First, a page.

stay different. stay real.

Applying for Scholarships Can Be a Full-time Job

graduation-caps1I was talking to the Director of Marketing for Accent Inns (Mountain Man, John Espley) the other day, and he was telling me that Accent is expanding its employee scholarship program to introduce five family scholarships. With going back to school on everyone’s minds at the moment, this got me thinking about how hard it is to get a scholarship, where do you find them anyway, and what you can do to increase your chances of offsetting your education costs in this way?

Here’s my take on it. First where do you look? Key places include:

  • Schools
  • Colleges
  • Universities
  • Foundations
  • Government
  • Corporations

Second – how hard are they to get?

Well tough of course, if it was easy everyone would be getting them. However, if you don’t bother applying your chances are zero. The key is to play the game correctly. First off, it’s a numbers game – if you apply for five, or even ten, chances are you’ll not be lucky – but treat it like a full time job for a week or more and apply for several dozen, or even a hundred and your odds go up significantly. On that note think about it this way; you put 35 hours into writing and submitting applications – that’s a lot of work, but if you do it right you should get at least something out of it. Say, your success rate is low and you only get $2,000 in grants. Perhaps a little disappointing? But that’s $57 per hour! You wouldn’t get that working in your local fast food outlet that’s for sure. And, that’s $2,000 plus interest in student loans you won’t need to ay back.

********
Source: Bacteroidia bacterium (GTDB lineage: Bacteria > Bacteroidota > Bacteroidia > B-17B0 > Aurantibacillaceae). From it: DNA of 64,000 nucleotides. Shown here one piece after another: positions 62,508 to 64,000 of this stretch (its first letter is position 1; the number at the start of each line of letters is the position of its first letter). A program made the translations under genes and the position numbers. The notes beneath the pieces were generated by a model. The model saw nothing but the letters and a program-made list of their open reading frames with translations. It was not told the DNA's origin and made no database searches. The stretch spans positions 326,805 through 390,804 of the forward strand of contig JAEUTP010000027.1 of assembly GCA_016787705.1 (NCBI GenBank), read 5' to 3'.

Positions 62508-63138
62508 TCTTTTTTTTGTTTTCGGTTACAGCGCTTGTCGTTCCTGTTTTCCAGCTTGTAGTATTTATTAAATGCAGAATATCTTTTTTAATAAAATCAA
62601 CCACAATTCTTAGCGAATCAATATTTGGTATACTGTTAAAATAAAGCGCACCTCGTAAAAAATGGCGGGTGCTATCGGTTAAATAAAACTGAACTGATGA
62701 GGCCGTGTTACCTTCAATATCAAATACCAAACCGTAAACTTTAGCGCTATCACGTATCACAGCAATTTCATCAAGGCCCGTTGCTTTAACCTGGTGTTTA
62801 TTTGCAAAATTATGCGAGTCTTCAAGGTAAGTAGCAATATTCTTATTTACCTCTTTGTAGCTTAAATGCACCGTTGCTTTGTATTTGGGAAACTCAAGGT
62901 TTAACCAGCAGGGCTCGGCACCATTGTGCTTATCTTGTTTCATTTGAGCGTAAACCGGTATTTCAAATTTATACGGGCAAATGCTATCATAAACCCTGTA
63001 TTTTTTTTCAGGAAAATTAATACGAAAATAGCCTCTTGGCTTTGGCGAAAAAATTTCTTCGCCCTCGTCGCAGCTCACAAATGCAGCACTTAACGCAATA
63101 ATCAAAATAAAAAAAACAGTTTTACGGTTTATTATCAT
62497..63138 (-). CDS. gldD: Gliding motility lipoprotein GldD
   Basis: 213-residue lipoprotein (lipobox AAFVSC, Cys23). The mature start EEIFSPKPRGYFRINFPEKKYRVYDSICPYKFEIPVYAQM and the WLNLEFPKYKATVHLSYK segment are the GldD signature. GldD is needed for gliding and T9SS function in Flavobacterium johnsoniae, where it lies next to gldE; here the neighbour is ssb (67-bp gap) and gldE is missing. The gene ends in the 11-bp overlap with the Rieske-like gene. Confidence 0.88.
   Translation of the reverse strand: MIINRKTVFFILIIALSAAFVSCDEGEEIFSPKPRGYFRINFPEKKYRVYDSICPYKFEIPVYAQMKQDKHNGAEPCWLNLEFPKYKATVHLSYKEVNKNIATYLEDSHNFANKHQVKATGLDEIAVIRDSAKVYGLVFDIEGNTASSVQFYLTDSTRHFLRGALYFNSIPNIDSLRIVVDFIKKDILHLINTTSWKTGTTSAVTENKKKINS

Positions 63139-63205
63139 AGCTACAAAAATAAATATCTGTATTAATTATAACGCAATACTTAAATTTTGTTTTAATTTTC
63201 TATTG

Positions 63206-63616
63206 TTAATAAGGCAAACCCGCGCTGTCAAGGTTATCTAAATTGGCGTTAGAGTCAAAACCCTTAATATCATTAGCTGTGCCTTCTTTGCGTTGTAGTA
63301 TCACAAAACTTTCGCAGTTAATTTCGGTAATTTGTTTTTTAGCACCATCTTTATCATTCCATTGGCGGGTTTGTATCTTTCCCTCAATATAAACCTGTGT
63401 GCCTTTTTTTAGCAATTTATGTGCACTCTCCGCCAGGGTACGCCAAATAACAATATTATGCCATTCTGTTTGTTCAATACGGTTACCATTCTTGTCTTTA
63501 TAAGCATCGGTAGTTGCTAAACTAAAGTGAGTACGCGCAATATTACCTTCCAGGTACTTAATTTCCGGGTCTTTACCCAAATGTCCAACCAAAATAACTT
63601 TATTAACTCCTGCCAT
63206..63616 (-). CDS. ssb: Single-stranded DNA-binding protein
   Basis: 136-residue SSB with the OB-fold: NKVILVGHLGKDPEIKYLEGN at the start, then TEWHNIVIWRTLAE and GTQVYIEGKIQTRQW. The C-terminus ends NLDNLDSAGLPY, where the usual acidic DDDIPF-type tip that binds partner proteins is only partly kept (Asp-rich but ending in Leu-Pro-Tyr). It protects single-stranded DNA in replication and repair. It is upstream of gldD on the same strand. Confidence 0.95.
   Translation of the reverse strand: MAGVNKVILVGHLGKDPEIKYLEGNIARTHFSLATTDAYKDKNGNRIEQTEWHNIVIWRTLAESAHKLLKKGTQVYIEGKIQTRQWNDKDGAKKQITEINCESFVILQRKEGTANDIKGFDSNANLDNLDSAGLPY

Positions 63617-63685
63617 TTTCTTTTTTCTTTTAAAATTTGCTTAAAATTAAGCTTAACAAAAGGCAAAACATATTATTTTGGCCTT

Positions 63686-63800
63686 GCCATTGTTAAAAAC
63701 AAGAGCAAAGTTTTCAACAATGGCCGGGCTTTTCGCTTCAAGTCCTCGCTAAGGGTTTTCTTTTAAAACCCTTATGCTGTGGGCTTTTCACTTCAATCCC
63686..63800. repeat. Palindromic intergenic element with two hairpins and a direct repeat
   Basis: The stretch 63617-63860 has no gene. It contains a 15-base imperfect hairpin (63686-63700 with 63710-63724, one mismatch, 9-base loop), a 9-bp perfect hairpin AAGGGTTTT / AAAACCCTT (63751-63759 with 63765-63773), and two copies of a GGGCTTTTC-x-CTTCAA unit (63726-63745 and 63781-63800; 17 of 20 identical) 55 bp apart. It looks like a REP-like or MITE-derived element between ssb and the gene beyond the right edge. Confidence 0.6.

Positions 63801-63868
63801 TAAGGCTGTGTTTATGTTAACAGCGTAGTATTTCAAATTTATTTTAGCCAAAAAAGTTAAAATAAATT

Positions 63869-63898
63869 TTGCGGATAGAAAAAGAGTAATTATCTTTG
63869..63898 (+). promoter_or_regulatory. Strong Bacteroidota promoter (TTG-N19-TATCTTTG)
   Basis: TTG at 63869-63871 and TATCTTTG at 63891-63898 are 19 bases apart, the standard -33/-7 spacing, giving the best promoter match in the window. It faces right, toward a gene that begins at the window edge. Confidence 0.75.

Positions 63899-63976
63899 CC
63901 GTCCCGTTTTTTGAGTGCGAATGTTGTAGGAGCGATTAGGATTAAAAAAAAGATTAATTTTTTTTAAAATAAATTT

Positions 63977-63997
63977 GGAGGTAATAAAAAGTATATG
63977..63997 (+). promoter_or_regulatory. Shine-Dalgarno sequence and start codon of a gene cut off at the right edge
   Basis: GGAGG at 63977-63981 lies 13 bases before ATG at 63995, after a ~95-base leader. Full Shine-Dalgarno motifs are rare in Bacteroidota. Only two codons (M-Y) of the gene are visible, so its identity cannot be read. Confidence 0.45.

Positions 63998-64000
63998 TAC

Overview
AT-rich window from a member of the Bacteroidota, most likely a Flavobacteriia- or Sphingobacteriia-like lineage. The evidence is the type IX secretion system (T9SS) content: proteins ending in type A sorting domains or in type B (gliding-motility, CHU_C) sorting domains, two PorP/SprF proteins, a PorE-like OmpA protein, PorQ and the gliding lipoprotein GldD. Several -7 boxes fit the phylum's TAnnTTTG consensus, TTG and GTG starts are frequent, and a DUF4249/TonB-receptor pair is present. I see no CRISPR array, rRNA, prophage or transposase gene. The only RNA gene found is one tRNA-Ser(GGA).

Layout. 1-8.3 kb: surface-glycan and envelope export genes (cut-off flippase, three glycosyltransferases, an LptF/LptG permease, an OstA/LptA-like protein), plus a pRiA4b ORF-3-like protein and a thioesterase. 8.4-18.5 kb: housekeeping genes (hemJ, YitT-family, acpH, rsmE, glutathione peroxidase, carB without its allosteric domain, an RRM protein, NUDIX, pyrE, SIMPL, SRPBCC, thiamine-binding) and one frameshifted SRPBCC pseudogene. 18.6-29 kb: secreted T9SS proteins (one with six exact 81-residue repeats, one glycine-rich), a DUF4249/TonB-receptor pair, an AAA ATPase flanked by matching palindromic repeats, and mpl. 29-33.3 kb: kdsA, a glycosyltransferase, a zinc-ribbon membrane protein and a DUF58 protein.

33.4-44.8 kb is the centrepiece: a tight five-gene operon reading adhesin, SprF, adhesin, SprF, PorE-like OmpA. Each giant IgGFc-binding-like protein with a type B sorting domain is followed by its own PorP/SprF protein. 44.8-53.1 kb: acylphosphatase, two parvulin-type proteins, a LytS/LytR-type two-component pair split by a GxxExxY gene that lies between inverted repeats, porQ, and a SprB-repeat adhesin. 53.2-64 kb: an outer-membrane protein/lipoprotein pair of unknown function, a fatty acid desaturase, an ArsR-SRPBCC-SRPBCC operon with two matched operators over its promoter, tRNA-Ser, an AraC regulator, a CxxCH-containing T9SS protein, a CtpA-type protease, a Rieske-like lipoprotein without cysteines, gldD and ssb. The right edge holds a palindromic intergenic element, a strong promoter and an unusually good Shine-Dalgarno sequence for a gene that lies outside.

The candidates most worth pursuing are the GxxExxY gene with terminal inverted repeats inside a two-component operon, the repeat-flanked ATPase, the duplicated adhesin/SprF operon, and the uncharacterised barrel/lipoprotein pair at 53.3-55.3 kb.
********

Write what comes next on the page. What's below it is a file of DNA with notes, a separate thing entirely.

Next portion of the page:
laptop-computer-books-apple-14368922Here are six tips to increase your chances of success:

  1. Spend time searching online – there are lots of grants out there if you look. Also ask your school (and other schools) for help, they will have lists. There are also some sites that will help you with your search – but NEVER pay for someone to help you.
  2. Start searching today, not tomorrow. The earlier you start the better success you will have.
  3. Don’t think you have to be an ‘A’ student. Many scholarships don’t take grades into account, and even when they do the minimum is often as low as a GPA of 2.5. Athletic prowess or participation is also often not considered.
  4. Make sure you read everything relating to each grant and only apply for those you are eligible for – don’t waste your time applying for things you can’t possibly get.
  5. Read all the rules and regulations for each grant. You will be ahead of most people by simply obeying every instruction. You’d be surprised at how many people’s applications don’t even get read.
  6. You don’t have to be a great writer to apply for a grant, but what you write is important. Remember, a live human being is going to be reading what you write, so if it’s just the same mundane stuff everybody else writes then it’s unlikely to put you at the top of the pile. Spend time on each letter and show your personality. Demonstrate why you deserve the organization’s support rather than the next applicant. Get family and friends to comment on what you write. Edit, edit, re-write and create something a little different for each and every application.

One last tip, ask you friends and family whether any of the companies they work for offer scholarships. It’s not just the massive corporations that offer them, private companies such as Accent Inns are often keen to support their staff and their families.


Mike Wicks
Blue Beetle Creative